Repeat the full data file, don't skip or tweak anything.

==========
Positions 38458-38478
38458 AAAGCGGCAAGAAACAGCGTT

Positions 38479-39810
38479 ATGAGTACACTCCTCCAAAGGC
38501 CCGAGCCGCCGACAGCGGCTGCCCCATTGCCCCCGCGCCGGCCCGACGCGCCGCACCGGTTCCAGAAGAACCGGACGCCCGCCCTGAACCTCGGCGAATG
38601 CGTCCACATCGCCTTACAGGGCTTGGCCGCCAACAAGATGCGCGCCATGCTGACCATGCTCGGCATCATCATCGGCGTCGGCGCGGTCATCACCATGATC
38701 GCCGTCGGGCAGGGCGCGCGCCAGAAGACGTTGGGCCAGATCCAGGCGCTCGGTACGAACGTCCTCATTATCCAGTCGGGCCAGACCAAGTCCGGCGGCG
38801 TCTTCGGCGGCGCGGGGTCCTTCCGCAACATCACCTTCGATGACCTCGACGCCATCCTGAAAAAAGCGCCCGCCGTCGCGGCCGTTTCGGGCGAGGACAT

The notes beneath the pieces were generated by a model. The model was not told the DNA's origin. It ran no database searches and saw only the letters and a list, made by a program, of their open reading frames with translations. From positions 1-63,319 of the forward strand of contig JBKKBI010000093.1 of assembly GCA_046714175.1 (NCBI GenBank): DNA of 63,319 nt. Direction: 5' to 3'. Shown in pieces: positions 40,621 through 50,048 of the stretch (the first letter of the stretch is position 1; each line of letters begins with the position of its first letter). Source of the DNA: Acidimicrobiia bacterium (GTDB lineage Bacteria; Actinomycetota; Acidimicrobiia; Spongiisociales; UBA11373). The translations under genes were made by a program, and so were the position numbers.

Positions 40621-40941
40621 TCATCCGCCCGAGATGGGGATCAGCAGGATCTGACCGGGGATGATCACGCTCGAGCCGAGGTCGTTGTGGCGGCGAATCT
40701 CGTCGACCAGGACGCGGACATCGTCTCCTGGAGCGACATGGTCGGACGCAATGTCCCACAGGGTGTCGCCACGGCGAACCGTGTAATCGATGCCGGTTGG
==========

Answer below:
Positions 38458-38478
38458 AAAGCGGCAAGAAACAGCGTT

Positions 38479-39810
38479 ATGAGTACACTCCTCCAAAGGC
38501 CCGAGCCGCCGACAGCGGCTGCCCCATTGCCCCCGCGCCGGCCCGACGCGCCGCACCGGTTCCAGAAGAACCGGACGCCCGCCCTGAACCTCGGCGAATG
38601 CGTCCACATCGCCTTACAGGGCTTGGCCGCCAACAAGATGCGCGCCATGCTGACCATGCTCGGCATCATCATCGGCGTCGGCGCGGTCATCACCATGATC
38701 GCCGTCGGGCAGGGCGCGCGCCAGAAGACGTTGGGCCAGATCCAGGCGCTCGGTACGAACGTCCTCATTATCCAGTCGGGCCAGACCAAGTCCGGCGGCG
38801 TCTTCGGCGGCGCGGGGTCCTTCCGCAACATCACCTTCGATGACCTCGACGCCATCCTGAAAAAAGCGCCCGCCGTCGCGGCCGTTTCGGGCGAGGACAT

The notes beneath the pieces were generated by a model. The model was not told the DNA's origin. It ran no database searches and saw only the letters and a list, made by a program, of their open reading frames with translations. From positions 1-63,319 of the forward strand of contig JBKKBI010000093.1 of assembly GCA_046714175.1 (NCBI GenBank): DNA of 63,319 nt. Direction: 5' to 3'. Shown in pieces: positions 40,621 through 50,048 of the stretch (the first letter of the stretch is position 1; each line of letters begins with the position of its first letter). Source of the DNA: Acidimicrobiia bacterium (GTDB lineage Bacteria; Actinomycetota; Acidimicrobiia; Spongiisociales; UBA11373). The translations under genes were made by a program, and so were the position numbers.

Positions 40621-40941
40621 TCATCCGCCCGAGATGGGGATCAGCAGGATCTGACCGGGGATGATCACGCTCGAGCCGAGGTCGTTGTGGCGGCGAATCT
40701 CGTCGACCAGGACGCGGACATCGTCTCCTGGAGCGACATGGTCGGACGCAATGTCCCACAGGGTGTCGCCACGGCGAACCGTGTAATCGATGCCGGTTGG